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Human muscle efficiency: what do we know, how do we know it, and what we need to know

Martin J. Kushmerick1, Frank E. Nelson1, J. Ortega2, S. Jubrias1 and Kevin E. Conley1
University of Washington1 and Humbolt State University2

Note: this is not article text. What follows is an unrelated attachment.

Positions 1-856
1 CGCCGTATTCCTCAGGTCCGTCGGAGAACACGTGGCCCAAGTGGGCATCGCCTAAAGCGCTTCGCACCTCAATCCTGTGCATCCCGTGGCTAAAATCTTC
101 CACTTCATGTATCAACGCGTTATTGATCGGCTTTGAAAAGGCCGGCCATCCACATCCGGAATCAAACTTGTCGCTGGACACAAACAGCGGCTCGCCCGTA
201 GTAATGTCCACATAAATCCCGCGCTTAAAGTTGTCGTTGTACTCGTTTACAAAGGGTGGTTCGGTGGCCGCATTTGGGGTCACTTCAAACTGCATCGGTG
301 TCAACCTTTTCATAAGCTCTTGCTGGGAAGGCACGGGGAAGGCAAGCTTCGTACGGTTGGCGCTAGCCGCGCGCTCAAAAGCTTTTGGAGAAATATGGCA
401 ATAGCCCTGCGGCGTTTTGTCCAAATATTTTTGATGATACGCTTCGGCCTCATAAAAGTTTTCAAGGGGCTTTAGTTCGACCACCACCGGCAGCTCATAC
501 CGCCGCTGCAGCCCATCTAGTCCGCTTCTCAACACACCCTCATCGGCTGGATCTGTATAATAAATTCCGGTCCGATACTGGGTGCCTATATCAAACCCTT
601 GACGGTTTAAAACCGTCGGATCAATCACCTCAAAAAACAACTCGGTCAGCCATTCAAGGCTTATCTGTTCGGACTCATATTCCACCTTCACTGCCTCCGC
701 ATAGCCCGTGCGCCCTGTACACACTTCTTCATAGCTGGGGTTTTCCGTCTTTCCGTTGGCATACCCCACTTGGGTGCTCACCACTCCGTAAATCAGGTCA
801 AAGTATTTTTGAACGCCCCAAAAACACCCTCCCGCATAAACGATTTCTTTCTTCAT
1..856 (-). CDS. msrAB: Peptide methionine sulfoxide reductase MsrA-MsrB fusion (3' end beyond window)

Recently measurements in the human first dorsal interosseous muscle (FDI) of working contractions by 31P NMR spectroscopy showed the contractile efficiency of ATP use is 68%.   What we know about muscle efficiency suggests this value should be between 30 and 50% because efficiency of O2 uptake is 20-30% and the efficiency of metabolic ATP generation is estimated to be 60%.  To explore the possibility of this high efficiency, we examine three factors involved in determining the contractile efficiency: efficiency of the cross bridges, loss of cross bridge work due to anatomical structures, and energy costs for activation. Recent estimates of efficiency of the single cross bridge (50%) are below our measurement.  However, filament elasticity and an array of cross bridges actually increase cross bridge efficiency.  Elastic structures and fascicle pennation dissipate cross bridge work by ~5% based on analyses of ultrasound images of the FDI.  ATP costs for activation in the FDI are small (~ 30%) compared to measurements in sound producing muscle.  This suggests our measurement is possible theoretically, but to validate it further we made additional measurements of contractile efficiency with working and isometric contractions of the FDI.  Costs for working contractions are ~ 1.2 fold greater than for isometric contractions per unit tension time integral (Fenn effect).  From these new experiments we gained the insight that because the efficiency of ATP use is very high, the energy costs in contractions of the FDI are primarily due to cross bridge interactions. Therefore, our measurement of contractile efficiency in vivo is valid, and sets a new high value, but not too high.  In future work we need to quantify activation costs and the efficiency of metabolic ATP generation in vivo.